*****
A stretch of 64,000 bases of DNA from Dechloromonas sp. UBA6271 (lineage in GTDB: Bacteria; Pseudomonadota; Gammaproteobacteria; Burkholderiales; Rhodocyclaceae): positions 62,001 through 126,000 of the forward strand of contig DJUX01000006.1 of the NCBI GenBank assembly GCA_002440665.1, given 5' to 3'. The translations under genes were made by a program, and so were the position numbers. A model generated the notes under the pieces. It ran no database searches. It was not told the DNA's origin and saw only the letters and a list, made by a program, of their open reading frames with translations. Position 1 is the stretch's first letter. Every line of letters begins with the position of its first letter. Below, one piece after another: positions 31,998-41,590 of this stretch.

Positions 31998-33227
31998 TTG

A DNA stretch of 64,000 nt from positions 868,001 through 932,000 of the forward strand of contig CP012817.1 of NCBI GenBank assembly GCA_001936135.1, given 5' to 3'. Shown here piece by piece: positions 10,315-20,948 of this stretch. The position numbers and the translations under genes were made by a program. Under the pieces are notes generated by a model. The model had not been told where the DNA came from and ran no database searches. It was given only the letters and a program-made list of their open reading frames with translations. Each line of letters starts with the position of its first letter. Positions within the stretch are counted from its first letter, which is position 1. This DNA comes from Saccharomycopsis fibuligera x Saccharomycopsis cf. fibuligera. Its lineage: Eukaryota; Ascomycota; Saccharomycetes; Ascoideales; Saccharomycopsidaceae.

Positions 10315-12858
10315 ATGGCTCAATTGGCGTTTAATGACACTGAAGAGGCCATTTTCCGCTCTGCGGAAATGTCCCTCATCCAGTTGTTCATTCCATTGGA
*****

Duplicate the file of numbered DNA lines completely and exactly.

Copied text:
A stretch of 64,000 bases of DNA from Dechloromonas sp. UBA6271 (lineage in GTDB: Bacteria; Pseudomonadota; Gammaproteobacteria; Burkholderiales; Rhodocyclaceae): positions 62,001 through 126,000 of the forward strand of contig DJUX01000006.1 of the NCBI GenBank assembly GCA_002440665.1, given 5' to 3'. The translations under genes were made by a program, and so were the position numbers. A model generated the notes under the pieces. It ran no database searches. It was not told the DNA's origin and saw only the letters and a list, made by a program, of their open reading frames with translations. Position 1 is the stretch's first letter. Every line of letters begins with the position of its first letter. Below, one piece after another: positions 31,998-41,590 of this stretch.

Positions 31998-33227
31998 TTG

A DNA stretch of 64,000 nt from positions 868,001 through 932,000 of the forward strand of contig CP012817.1 of NCBI GenBank assembly GCA_001936135.1, given 5' to 3'. Shown here piece by piece: positions 10,315-20,948 of this stretch. The position numbers and the translations under genes were made by a program. Under the pieces are notes generated by a model. The model had not been told where the DNA came from and ran no database searches. It was given only the letters and a program-made list of their open reading frames with translations. Each line of letters starts with the position of its first letter. Positions within the stretch are counted from its first letter, which is position 1. This DNA comes from Saccharomycopsis fibuligera x Saccharomycopsis cf. fibuligera. Its lineage: Eukaryota; Ascomycota; Saccharomycetes; Ascoideales; Saccharomycopsidaceae.

Positions 10315-12858
10315 ATGGCTCAATTGGCGTTTAATGACACTGAAGAGGCCATTTTCCGCTCTGCGGAAATGTCCCTCATCCAGTTGTTCATTCCATTGGA